A complete re-examination workup (from chest-to-abdomen CT) was performed about 7 months after completion of radiotherapy, and revealed enlarged PALN (Figure 3a), with no obvious abnormalities. The NSE index value was 36.81 ng/mL in April 2019. The lower border of the enlarged lymph node was located in the middle of 4th lumbar vertebra, adjacent to the upper margin of pelvic radiotherapy field. Based on the new Response Evaluation Criteria in Solid Tumors (revised RECIST guideline, version 1.1) , we considered this newly diagnosed PALN as a progressive disease (PD). Besides, as patient did not receive previous irradiation in PALN region, the irradiation field encompassed the entire gross tumor volume (GTV: enlarged PALN), the CTV range was: - upper border: middle of the 1st lumbar vertebra (renal vein level), - lower border: middle of the 4th lumbar vertebra. The total dose delivered was 45 Gy/ 25 fractions, and GTV was boosted up to 60 Gy/ 25 fractions (Figure 4). During radiotherapy, patient developed a second-degree myelosuppression and no chemotherapy was administered. An assessment of the effectiveness by the abdominal CT one month after the completion of the radiotherapy indicated a complete remission (CR) of the lesion. The NSE index value also decreased and was 10.83 ng/mL. The patient was re-examined 3 months after the completion of PALN irradiation, the CT images showed that the primary enlarged lymph nodes had disappeared and a new enlarged lymph node appeared in the retroperitoneal region (Figures 3b and 3c) in August 2019. The NSE index value increased once again up to 27.80 ng/mL. The inferior border of the newly enlarged lymph node is located in the middle of the 1st lumbar vertebra (Figures 5a and 5b), immediately adjacent to the upper margin of the PALN radiotherapy field. The effectiveness evaluation: PD. Considering the recurrence in the radiotherapy field, the patient refused to continue radiotherapy course because of the adverse side effects of radiation therapy, and instead of radiotherapy, she was given 6 cycles of chemotherapy with EP regimen, followed by an abdominal CT review, which showed no significant change in retroperitoneal lymph node metastases (Figure 3d), and the NSE index value increased up to 26.11 ng/mL in December 2019, the efficacy evaluation indicates a stable disease (SD).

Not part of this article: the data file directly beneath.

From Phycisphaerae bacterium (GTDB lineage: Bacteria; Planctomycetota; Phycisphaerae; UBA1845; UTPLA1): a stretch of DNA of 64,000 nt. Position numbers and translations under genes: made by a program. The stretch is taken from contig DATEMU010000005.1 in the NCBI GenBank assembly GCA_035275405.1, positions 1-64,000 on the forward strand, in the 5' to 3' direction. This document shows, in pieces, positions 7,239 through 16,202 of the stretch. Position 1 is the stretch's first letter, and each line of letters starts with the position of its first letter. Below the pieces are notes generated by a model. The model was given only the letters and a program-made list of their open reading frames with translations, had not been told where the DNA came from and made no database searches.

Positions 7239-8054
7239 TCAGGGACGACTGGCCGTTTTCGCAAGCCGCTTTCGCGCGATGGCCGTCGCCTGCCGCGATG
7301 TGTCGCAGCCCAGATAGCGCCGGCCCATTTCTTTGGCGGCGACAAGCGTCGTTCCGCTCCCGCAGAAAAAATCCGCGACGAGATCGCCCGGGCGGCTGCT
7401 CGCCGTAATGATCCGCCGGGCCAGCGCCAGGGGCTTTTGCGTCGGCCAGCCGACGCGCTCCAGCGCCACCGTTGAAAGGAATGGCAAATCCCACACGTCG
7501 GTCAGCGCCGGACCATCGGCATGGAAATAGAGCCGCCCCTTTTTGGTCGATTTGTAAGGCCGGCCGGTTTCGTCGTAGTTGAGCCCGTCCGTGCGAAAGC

Figure 3. Imaging findings before and after treatment a: Enlarged lymph nodes adjacent to the abdominal aorta at the first relapse after pelvic field radiotherapy, b: The original enlarged lymph nodes disappeared after radiotherapy in the PALN area, c: New metastases after radiotherapy in the PALN area, d: The enlarged lymph nodes remained after 6 courses of chemotherapy. e: Local lesions decreased after radiotherapy.
Figure 4. Simulated diagram of cumulative dose distribution of the PALN radiotherapy. CTV range in blue, GTV range in red.
Figure 5. Imaging findings of recurrence after radiotherapy in PALN region. a: retroperitoneal enlarged lymph nodes (sagittal position), lower margin located in the middle of 1st lumbar vertebra. b: enlarged retroperitoneal lymph nodes (coronal).
Since there is no significant change in the enlarged lymph node after 6 cycles of chemotherapy, the patient received once again radiotherapy in another cancer treatment center, the irradiation field encompassed the entire gross tumor volume (GTV), and 95% of P- GTV receive 60 Gy/ 25 fractions, the enlarged lymph nodes disappeared after radiotherapy, the efficacy evaluation indicates a complete remission (CR) (Figure 3e) and the NSE index value decreased to 10.33 ng/mL in February 2020. Changes in NSE index value and treatment timeline are shown in (Figures 6 and 7).